A Biarrot man ends up receiving the funds from his father’s life insurance 57 years after his death

A Biarrot man ends up receiving the funds from his father’s life insurance 57 years after his death
A Biarrot man ends up receiving the funds from his father’s life insurance 57 years after his death

Alain Rozès decided to laugh about it. At 76 years old, the smiling retiree from Biarritz has just received the benefits of the life insurance of his late father, Jacques. Nothing but very ordinary. Except for one detail: the latter died in… 1967! When the new heir searches his computer to show proof of the transfer made to his bank account on May 6, 2024, the eye glazes over. He prefers to warn: “Hang on, it’s a huge amount.” Smirk. Drum rolls. Fifty-seven years later, he and his 4 brothers and sisters have each received “144 euros and 20 cents!” “.

Originally, it was Simone, their mother, who died in 2022, the beneficiary of the nest egg placed by her husband. She should have touched it quickly after his disappearance but “never saw the color of this money. She probably did not know of the existence of this life insurance and therefore did not claim anything,” says Alain Rozès.

He suspects the insurer at the time of not having put much effort into finding her, even if he had heard of his client’s death. “it wouldn’t have been very complicated: she didn’t change her address. Vianne’s house, in Lot-et-Garonne, where we grew up, remained hers throughout her life. »

It was also the brother of Alain Rozès, who now lives there, who was contacted by the insurance company and gave the contact details of the other members of his siblings. This is how, in January 2024, Biarrot received an enigmatic letter on Axa letterhead, entitled “contact request”.


The brief missive indicates a so-called “whole life” insurance contract number. It is specified that after “investigations” he could be one of the beneficiaries. The explanations end there. He is asked to contact the appropriate service to confirm that he is indeed his parents’ son. On the phone, he learned, stunned, that the subscriber was his father. He is unable to obtain further explanations, neither on the amount nor on the details of the contract.

Alain Rozès, imagine how the file could have gotten lost in limbo over the decades: “When my father died, small local insurance companies were still legion. From nationalizations to denationalizations, from takeovers to regroupings, they ended up being agglomerated to form enormous groups. Today, it’s Axa who finds us but who knows who he subscribed to at the time? “.

“Patience is a virtue that I have cultivated enough to be able to dispense with using it again. »

Life insurance funds never paid, contracts left fallow for years due to failure to record the death of the holder: this is not uncommon. Designed precisely to stem the phenomenon, the Eckert law, which came into force in 2016, now requires insurers to regularly check the computerized national files to which they have access whether the subscribers to their contracts are still alive. In the event of death, regulations require them to use all possible means to find the beneficiaries. If they fail, after ten years the unpaid capital is transferred to the Caisse des Dépôts et Consignations and ultimately ends up in the State coffers.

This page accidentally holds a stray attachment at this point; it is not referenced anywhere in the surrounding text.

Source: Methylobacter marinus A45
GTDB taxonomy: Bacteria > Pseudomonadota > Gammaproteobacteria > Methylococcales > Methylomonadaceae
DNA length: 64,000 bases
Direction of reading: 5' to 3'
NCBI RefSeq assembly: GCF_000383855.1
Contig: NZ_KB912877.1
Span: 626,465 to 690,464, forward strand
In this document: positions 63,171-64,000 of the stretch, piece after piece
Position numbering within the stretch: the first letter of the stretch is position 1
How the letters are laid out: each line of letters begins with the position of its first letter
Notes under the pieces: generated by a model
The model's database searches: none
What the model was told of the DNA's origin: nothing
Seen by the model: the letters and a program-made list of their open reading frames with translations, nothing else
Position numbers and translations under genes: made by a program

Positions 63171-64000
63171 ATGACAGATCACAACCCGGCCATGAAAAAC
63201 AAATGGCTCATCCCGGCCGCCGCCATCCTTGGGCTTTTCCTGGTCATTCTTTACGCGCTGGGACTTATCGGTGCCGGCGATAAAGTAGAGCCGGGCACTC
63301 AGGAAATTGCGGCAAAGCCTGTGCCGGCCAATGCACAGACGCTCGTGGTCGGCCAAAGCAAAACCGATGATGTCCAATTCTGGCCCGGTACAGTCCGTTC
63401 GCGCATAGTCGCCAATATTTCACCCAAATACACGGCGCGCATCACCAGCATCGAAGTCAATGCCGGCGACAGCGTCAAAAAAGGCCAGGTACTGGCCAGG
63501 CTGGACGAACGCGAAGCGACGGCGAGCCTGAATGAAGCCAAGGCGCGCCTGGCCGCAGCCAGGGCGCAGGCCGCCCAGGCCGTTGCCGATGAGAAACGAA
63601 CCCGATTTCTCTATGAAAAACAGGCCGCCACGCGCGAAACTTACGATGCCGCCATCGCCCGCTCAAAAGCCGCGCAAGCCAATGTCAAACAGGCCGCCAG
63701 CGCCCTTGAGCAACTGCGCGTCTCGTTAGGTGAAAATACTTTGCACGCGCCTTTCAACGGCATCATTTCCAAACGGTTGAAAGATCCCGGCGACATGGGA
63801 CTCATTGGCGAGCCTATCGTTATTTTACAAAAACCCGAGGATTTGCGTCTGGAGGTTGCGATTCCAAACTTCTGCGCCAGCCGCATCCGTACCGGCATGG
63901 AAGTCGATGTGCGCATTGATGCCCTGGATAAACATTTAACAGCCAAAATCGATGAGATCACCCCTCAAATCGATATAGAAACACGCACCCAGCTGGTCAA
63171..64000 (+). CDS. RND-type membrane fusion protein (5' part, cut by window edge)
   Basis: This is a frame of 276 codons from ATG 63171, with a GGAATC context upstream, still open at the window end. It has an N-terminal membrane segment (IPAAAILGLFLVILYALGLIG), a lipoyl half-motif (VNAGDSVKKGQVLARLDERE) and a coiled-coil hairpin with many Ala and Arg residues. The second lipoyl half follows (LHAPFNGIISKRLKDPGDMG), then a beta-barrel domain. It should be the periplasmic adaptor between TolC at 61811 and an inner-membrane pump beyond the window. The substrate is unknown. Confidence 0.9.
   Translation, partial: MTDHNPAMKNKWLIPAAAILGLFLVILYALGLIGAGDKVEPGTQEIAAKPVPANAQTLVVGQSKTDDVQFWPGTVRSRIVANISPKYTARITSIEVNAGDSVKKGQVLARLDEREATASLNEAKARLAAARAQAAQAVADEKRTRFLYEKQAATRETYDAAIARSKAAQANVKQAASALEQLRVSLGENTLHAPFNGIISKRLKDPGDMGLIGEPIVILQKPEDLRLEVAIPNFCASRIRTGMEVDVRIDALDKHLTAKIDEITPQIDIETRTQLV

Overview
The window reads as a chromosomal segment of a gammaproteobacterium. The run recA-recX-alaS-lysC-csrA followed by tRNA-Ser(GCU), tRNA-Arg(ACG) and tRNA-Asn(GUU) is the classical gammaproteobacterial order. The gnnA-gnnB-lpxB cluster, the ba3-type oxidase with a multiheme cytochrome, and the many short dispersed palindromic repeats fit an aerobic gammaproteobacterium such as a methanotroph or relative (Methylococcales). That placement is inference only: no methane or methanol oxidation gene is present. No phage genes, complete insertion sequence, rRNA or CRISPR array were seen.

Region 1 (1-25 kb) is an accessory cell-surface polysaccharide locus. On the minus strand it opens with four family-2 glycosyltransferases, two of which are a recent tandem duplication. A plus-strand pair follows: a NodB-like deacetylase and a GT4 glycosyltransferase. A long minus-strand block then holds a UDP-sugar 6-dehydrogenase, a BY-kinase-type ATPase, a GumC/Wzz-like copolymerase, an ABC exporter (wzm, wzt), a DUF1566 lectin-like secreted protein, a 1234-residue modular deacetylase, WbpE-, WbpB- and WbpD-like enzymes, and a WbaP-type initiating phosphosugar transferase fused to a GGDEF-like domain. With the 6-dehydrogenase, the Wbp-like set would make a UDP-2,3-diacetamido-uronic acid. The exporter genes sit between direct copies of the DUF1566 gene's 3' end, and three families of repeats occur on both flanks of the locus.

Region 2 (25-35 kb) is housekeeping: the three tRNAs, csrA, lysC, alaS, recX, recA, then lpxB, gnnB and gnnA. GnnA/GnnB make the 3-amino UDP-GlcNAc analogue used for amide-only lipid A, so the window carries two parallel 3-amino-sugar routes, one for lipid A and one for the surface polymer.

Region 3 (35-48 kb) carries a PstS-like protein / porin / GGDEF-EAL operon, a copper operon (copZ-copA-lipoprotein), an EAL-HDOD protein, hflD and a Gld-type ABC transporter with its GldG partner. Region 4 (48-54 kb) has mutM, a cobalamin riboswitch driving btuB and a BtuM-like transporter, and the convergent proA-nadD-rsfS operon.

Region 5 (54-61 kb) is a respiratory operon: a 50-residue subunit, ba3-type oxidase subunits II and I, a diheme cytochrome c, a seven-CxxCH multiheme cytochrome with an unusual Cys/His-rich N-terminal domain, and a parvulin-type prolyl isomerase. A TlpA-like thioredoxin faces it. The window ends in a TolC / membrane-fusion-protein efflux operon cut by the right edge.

This will not be the case for the approximately 720 euros in total that the descendants of Jacques and Simone Rozès share today. Alain Rozès thought that the sum was even lower. “I suspected it would be next to nothing. My father did not have a large income and only had to contribute small amounts. Having sold life insurance for a few months at the start of my professional life, I know that it brings in ridiculous amounts of money and that over time people very often forget the very existence of past contracts. »

“As a matter of principle”

The former social security executive from Bayonne, emphasizes that neither he nor his brothers and sisters “are in need” and that none “run after money”. His mother, finding herself a young widow, “paid minimum wage at the factory with three student children, two in high school and a large house to maintain” would, on the other hand, no doubt have appreciated the mite, even a meager one.

If he is amused, not without tenderness, by the derisory result of his father’s placement after more than half a century and by this unusual inheritance arising from the past, Alain Rozès also admits an ounce of anger. “As a matter of principle”, believing that the funds announced “were slow to be paid” once the beneficiaries were found, he wanted to speed up the maneuver. “Seeing nothing coming, I called the insurer’s telephone platform several times. I ended up writing an email. »

The retiree shows a copy of this mailing dated April 27. He nicely concludes his request that the funds be paid promptly: “patience is a virtue that I have cultivated enough to be able to dispense with using it again. » This is what is said.



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